3. Discontinuous Reception in LTE

The DRX mechanism is known as a sleep mode in which UEs can stop monitoring the PDCCH and enter low-power consumption states to extend its battery lifetime. As mentioned in Section 1, the PDCCH carries the scheduling information, such as the UE-specific scheduling assignments for Downlink (DL) resource allocation, Uplink (UL) grants, and PRACH (Physical Random Access Channel) responses, rather than service data for the UEs, and the scheduling information is interleaved in the PDCCH in order to reduce the collision of the UE’s blind decoding. Depending on UEs in active or idle mode, two mobile’s Radio Resource Control (RRC) states, RRC_IDLE and RRC_CONNECTED, are used in the DRX mechanism. When a UE in RRC_IDLE state, the eNodeB will free up its resources for other users to maximize the UE’s battery life and will know nothing about this UE. After that, the procedure of paging request will be typically used if the eNodeB wishes to contact this UE, and procedure will take more time to establish the connection between them. The eNodeB can negotiate the DRX parameters with UE through the RRC configuration procedure. In this paper, we concentrated on dealing with the DRX issues in the RRC_CONNECTED state since the state enabling data transmission and reception is important.

In the LTE networks, different from the single DRX cycle used in the UMTS, two types of DRX cycles, the short and long DRX cycles, are introduced. The long DRX cycle offers greater opportunity to achieve better power saving than the short DRX cycle. The short DRX cycle is optional. If both are configured by the eNobeB, the UE starts with 16 short DRX cycles, 2 to 640 subframes, and then enters a long DRX cycle, 10 to 2560 subframes, without receiving any scheduling information on the PDCCH.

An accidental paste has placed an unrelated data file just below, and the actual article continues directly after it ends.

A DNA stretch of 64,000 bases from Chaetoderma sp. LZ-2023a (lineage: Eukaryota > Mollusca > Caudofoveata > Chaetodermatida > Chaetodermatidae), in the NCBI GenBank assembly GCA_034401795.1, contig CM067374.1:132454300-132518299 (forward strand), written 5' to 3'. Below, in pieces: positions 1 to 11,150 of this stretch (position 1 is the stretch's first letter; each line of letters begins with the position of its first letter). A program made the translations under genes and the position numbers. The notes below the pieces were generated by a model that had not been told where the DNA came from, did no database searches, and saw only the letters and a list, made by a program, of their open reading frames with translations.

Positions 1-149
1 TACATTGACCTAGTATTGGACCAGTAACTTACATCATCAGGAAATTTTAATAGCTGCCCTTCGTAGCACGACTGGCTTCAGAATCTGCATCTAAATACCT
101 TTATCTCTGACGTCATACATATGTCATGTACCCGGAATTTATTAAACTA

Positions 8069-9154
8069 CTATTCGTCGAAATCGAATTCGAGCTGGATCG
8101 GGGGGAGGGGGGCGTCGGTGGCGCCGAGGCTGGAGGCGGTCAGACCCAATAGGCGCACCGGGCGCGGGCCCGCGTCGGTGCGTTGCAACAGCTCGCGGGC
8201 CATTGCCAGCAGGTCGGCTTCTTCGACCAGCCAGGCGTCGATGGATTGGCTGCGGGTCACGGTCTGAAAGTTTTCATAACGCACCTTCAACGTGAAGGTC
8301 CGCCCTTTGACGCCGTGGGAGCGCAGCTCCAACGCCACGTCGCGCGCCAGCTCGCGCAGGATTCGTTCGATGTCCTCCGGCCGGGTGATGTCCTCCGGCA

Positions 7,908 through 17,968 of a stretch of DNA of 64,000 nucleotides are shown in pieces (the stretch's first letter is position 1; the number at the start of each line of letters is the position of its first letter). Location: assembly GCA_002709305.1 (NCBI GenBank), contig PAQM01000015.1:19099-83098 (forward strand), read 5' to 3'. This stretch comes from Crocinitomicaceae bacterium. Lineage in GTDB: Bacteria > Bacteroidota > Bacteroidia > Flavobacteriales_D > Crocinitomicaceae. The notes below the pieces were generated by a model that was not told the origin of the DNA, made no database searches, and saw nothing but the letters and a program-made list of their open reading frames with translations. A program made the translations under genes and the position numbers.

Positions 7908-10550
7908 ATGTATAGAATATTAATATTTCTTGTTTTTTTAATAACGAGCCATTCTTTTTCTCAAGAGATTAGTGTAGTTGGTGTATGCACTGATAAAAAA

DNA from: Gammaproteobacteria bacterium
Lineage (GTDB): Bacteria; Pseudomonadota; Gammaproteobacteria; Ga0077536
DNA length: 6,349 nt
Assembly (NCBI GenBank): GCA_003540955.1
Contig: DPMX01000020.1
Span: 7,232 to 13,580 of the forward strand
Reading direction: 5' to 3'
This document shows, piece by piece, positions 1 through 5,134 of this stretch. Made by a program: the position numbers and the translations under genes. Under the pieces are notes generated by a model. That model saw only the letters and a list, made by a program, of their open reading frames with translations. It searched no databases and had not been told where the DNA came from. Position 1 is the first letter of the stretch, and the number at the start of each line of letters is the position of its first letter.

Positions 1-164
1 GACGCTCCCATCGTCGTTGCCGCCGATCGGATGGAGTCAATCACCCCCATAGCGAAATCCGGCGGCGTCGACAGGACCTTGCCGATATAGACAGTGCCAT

The DRX parameters, typically, consist of three timers, the inactivity timer, on duration timer, and opportunity for DRX timer as shown in Figure 1. The UE should start the on duration timer in the subframe which satisfied (1) and (2) for the long DRX cycle and short DRX cycle, respectively [1214]:where the System Frame Number (SFN) which consists of 10 subframes will be reset to zero if it is greater than 1023 and the DRX start offset indicates the start of the on duration timer.

Figure 1: Operation of the DRX cycle in RRC_CONNECTED state.

The three timers, the inactivity timer, on duration timer, and the opportunity for DRX timer, are contributed to the DRX mechanism. First, the UE stays awake for an inactivity time, 1 to 2560 subframes, when it received every PDCCH information. If the inactivity timer expires, the UE monitors the PDCCH for an on duration time, 1 to 200 subframes, and then it may go to sleep for an opportunity for DRX time, periodically. However, it should be noted that the DRX-to-connected latency is specified as less than 50 ms for the LTE networks and less than tightly 10 ms for the LTE-Advanced networks in the 3GPP specification [15]. This implies that the maximum DRX cycle must be 32 Transmission Time Interval (TTI) or 32 one-millisecond subframes for the LTE networks. In addition, the DRX cycles are expressed as power of 2 and all DRX cycles are always a multiple of the maximum DRX cycle in order to maintain the periodicity of DRX cycle. Therefore, there are six DRX cycle combinations and six DRX cycle granularities, 32, 16, 8, 4, and 2 subframes, and 1 subframe, can be used in LTE DRX mechanism as shown in Figure 2.